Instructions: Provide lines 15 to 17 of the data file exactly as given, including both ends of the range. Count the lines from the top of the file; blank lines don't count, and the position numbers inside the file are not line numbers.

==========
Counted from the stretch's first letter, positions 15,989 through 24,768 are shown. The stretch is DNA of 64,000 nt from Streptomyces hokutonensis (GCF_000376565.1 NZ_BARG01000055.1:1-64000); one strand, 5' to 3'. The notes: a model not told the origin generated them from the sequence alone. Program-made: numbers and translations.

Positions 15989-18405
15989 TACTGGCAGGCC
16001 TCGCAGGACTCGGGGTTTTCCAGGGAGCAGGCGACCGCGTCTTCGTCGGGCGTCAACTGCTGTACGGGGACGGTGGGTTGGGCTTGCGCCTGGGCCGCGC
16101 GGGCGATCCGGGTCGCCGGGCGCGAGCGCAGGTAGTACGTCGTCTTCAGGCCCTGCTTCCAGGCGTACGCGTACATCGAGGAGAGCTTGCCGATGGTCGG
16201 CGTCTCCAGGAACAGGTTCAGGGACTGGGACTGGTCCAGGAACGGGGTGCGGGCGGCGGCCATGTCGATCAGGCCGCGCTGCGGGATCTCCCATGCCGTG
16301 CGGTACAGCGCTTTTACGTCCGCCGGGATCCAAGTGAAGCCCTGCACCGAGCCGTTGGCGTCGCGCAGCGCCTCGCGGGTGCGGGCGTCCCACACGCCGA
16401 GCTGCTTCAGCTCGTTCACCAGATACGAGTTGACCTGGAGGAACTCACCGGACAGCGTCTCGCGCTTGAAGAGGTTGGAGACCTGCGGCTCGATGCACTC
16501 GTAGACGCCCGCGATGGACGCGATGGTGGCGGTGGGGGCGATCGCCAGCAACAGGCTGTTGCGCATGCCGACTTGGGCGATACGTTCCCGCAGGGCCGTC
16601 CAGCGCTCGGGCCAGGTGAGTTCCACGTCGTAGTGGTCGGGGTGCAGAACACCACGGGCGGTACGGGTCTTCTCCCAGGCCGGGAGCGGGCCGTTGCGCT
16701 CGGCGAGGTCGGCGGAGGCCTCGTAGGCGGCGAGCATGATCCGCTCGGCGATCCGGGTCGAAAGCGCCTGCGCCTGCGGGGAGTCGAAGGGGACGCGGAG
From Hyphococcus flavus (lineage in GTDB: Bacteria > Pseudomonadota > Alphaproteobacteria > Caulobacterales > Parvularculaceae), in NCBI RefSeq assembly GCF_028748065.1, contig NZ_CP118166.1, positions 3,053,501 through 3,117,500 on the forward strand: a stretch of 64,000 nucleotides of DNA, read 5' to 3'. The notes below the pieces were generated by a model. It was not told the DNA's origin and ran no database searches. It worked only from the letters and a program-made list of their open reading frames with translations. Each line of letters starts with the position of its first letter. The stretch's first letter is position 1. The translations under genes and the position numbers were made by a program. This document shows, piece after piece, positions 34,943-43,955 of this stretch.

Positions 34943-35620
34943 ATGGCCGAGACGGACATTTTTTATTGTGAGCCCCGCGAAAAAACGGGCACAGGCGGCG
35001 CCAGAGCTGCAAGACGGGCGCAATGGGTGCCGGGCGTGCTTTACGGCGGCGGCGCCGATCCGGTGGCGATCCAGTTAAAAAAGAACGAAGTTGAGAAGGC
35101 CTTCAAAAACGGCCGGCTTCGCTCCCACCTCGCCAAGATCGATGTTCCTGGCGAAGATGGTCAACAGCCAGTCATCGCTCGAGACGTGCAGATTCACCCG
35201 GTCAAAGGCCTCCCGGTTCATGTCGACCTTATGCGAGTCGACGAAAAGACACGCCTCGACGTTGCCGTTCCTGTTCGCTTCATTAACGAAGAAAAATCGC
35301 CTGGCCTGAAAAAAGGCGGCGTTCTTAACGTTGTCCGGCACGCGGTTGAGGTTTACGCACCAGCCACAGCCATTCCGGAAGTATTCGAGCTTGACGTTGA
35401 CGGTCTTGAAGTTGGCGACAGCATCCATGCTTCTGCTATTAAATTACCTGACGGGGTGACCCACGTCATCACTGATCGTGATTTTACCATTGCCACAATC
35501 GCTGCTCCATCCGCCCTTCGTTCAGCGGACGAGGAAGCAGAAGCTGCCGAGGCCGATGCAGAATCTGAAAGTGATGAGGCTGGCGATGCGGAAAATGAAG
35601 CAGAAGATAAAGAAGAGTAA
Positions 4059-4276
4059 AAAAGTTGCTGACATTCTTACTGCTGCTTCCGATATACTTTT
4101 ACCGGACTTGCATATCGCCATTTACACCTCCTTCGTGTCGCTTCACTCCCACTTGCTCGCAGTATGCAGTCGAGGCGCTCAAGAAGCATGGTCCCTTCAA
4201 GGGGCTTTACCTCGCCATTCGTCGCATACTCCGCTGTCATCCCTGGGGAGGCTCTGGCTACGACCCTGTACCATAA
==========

35001 CCAGAGCTGCAAGACGGGCGCAATGGGTGCCGGGCGTGCTTTACGGCGGCGGCGCCGATCCGGTGGCGATCCAGTTAAAAAAGAACGAAGTTGAGAAGGC
35101 CTTCAAAAACGGCCGGCTTCGCTCCCACCTCGCCAAGATCGATGTTCCTGGCGAAGATGGTCAACAGCCAGTCATCGCTCGAGACGTGCAGATTCACCCG
35201 GTCAAAGGCCTCCCGGTTCATGTCGACCTTATGCGAGTCGACGAAAAGACACGCCTCGACGTTGCCGTTCCTGTTCGCTTCATTAACGAAGAAAAATCGC